Italy’s weird bank rescue deal

July 1, 2016

The Italian banks reportedly have €360 billion of non-performing loans. Some analysis claim that many Italian banks are technically balance-sheet insolvent already. Earlier this week, Italy’s €40-billion bailout proposal was blocked Germany on the grounds that it contravened Europe’s new bail-in rules.

The great fear is an Italian banking crisis, or even bank run, before October’s crucial Italian referendum on constitutional reform, a vote that Prime Minister Matteo Renzi has turned into a confidence vote after saying he would resign if he loses the vote. The problem is that EU rules prohibit more aggressive government interventions to bail out and fix the banks in an effective manner, and if a really serious banking crisis happens this will empower the anti-EU political forces in Italy to push for a referendum on EU membership, which is already a demand of the Italian Northern League and the “Movimento 5 Stelle” (Five Star Movement) party (which won a number of local elections earlier this month).

Cue Plan B as the EU authorises Italy to use “government guarantees” to create a “precautionary liquidity support program for their banks.“ The total amount currently doing the rounds is €150 billion. The latest move, which has received scant attention in the press, seems to be more of a political stunt than a prudential one.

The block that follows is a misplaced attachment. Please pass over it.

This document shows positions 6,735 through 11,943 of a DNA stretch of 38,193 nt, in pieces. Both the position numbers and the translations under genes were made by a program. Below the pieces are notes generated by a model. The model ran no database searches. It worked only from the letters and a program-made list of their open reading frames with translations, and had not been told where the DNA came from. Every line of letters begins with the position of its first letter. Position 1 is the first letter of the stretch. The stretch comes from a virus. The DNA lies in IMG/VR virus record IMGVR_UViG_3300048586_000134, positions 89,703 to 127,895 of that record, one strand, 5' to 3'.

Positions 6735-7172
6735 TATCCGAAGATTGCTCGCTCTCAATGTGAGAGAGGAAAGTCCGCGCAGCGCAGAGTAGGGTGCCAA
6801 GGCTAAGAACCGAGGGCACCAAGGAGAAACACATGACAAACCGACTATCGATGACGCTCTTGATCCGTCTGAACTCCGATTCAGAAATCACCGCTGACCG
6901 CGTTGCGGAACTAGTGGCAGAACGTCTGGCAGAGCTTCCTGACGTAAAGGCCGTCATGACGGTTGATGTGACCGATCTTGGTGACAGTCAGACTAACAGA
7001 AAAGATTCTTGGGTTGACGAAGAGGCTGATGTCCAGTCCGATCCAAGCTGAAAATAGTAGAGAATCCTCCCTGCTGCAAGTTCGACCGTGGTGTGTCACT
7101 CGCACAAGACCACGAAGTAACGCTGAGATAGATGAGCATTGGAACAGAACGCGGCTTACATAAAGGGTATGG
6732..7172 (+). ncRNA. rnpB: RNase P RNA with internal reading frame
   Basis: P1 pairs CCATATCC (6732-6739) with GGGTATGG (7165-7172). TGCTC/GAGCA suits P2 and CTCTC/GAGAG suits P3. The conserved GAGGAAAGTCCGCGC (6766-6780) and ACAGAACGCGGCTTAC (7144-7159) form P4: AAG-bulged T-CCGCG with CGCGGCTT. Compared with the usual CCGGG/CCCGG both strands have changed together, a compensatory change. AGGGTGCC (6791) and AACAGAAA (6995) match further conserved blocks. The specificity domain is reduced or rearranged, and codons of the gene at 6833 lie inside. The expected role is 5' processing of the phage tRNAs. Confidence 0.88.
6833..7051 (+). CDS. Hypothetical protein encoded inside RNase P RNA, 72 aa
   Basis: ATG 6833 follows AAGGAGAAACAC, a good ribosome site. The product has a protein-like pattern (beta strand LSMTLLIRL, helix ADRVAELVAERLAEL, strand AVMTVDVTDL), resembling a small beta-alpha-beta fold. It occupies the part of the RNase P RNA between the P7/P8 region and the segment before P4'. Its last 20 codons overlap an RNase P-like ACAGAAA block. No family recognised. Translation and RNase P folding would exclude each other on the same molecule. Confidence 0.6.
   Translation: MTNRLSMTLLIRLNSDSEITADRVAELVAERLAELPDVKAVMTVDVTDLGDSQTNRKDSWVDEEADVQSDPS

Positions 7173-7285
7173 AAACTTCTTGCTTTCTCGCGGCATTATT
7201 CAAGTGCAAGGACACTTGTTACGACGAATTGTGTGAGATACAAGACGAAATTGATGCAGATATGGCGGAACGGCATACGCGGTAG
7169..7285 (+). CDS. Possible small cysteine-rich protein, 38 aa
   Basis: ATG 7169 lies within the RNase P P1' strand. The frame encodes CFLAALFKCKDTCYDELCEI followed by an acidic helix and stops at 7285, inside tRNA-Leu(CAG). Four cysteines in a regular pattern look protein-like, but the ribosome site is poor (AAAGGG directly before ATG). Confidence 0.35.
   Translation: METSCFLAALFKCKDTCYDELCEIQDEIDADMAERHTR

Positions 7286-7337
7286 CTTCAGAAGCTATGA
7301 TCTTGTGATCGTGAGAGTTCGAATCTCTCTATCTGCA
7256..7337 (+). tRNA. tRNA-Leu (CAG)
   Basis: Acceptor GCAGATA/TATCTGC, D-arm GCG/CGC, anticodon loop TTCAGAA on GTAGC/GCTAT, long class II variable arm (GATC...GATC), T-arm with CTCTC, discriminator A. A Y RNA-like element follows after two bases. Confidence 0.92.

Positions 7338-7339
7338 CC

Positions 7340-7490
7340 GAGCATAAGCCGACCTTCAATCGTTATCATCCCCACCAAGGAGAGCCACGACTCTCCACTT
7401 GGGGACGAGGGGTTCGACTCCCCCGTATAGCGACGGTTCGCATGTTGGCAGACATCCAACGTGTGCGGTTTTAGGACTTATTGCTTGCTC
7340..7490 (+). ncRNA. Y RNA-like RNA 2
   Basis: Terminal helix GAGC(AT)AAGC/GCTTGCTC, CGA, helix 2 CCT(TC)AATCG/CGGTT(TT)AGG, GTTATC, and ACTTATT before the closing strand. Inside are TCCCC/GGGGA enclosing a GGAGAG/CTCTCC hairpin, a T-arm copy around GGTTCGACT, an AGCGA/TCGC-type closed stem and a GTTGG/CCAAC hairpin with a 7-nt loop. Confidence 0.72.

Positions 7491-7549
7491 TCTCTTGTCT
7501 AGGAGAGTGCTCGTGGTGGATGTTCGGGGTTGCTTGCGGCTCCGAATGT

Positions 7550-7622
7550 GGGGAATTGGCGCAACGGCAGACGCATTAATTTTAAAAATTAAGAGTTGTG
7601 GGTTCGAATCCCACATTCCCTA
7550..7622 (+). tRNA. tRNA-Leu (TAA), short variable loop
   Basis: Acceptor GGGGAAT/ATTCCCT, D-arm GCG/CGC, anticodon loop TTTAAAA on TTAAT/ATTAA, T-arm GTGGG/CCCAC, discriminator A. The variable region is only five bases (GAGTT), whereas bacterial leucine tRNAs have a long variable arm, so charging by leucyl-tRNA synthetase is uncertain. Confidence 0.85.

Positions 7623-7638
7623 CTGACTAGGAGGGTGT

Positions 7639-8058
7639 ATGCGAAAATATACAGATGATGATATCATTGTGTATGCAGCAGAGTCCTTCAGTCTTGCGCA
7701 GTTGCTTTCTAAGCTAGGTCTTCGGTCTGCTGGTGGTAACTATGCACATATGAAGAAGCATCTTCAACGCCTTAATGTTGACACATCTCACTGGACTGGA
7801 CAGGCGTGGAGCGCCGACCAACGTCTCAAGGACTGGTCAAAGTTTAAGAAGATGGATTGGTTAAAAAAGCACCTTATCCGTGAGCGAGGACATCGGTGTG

The EU has said the funds don’t breach the state aid rules because they won’t actually be used (!). The Commission has stipulated that only “solvent” banks are eligible for the “precautionary” scheme for the Italian banks. This seems like a measure designed for an imaginary Italian banking system and not the real one which has seen its shares falling by by 54% in just the last six months. The imaginary Italian banking system is of course brimming with banks that are perfectly solvent but would nonetheless appreciate the kind offer of new funds they can’t use.

The offer of aid which won’t (and under EU rules cannot) be used doesn’t of course solve the banks’ main problem – capital holes. Instead, the aid has a secondary purpose: to show Prime Minister Matteo Renzi can do deals in Brussels. Italy is using the panic from the UK vote to ask the European Commission to let it bail out its banks and skip state-aid rules. Getting the green light would provide an even bigger boost to Renzi’s chances in the referendum, yet the Commission may not approve such a flagrant bailout. As such, getting the go-ahead even on unused guarantees is a start.

The scheme is clearly a desperate ruse, but if it can temporarily convince enough voters, investors, and bank depositors that things are not quite so bad in Italy anymore, that the banks finally have something of substance — and not just unusable, inaccessible funds — backstopping their €360 billion worth of non-performing loans, it will have served its purpose.

Perhaps things might even improve enough to enable Italy’s Prime Minister Matteo Renzi to buck recent trends in Europe and actually win a national referendum, scheduled for October, which would allow him to push though changes to the country’s constitution. If he doesn’t, it could become a vote against him, or yet another against the European Union, and sink the government.

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